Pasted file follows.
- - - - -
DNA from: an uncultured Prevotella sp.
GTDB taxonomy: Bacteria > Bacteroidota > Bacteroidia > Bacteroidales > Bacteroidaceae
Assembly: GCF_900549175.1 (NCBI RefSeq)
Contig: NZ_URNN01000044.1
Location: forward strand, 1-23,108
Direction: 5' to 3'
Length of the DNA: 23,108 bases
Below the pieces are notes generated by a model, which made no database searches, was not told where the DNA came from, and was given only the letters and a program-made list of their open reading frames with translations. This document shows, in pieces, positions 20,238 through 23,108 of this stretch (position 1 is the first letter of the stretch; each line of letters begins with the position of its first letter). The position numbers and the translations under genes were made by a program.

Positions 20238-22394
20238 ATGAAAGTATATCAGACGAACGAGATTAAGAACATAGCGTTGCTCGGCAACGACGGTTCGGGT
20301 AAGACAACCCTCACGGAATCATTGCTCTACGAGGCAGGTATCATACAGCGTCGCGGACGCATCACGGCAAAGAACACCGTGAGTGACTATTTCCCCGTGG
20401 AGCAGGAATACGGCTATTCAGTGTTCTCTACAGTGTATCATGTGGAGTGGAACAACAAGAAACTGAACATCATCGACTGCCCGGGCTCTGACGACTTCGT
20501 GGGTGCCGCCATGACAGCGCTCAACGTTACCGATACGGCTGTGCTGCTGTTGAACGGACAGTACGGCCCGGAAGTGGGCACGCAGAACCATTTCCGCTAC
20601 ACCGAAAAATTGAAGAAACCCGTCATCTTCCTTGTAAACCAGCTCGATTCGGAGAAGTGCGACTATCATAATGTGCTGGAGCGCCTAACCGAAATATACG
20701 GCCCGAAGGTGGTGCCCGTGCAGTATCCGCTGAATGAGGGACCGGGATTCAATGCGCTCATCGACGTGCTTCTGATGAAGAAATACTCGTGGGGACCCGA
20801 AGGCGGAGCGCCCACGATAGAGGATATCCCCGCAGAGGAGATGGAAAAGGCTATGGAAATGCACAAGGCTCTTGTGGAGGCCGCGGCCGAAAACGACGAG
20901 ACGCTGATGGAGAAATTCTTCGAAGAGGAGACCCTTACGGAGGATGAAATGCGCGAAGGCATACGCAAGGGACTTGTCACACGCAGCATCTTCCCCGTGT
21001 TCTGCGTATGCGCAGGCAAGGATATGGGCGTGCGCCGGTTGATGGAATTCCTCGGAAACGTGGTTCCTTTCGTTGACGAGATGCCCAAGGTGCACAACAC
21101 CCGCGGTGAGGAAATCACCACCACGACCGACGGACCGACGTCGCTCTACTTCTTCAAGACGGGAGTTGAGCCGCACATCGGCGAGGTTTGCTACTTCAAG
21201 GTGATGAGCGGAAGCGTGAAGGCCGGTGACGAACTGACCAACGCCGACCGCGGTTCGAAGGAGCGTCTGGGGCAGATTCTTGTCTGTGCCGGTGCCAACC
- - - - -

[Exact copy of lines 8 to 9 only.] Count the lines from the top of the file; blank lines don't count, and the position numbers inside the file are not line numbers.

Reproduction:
Below the pieces are notes generated by a model, which made no database searches, was not told where the DNA came from, and was given only the letters and a program-made list of their open reading frames with translations. This document shows, in pieces, positions 20,238 through 23,108 of this stretch (position 1 is the first letter of the stretch; each line of letters begins with the position of its first letter). The position numbers and the translations under genes were made by a program.

Positions 20238-22394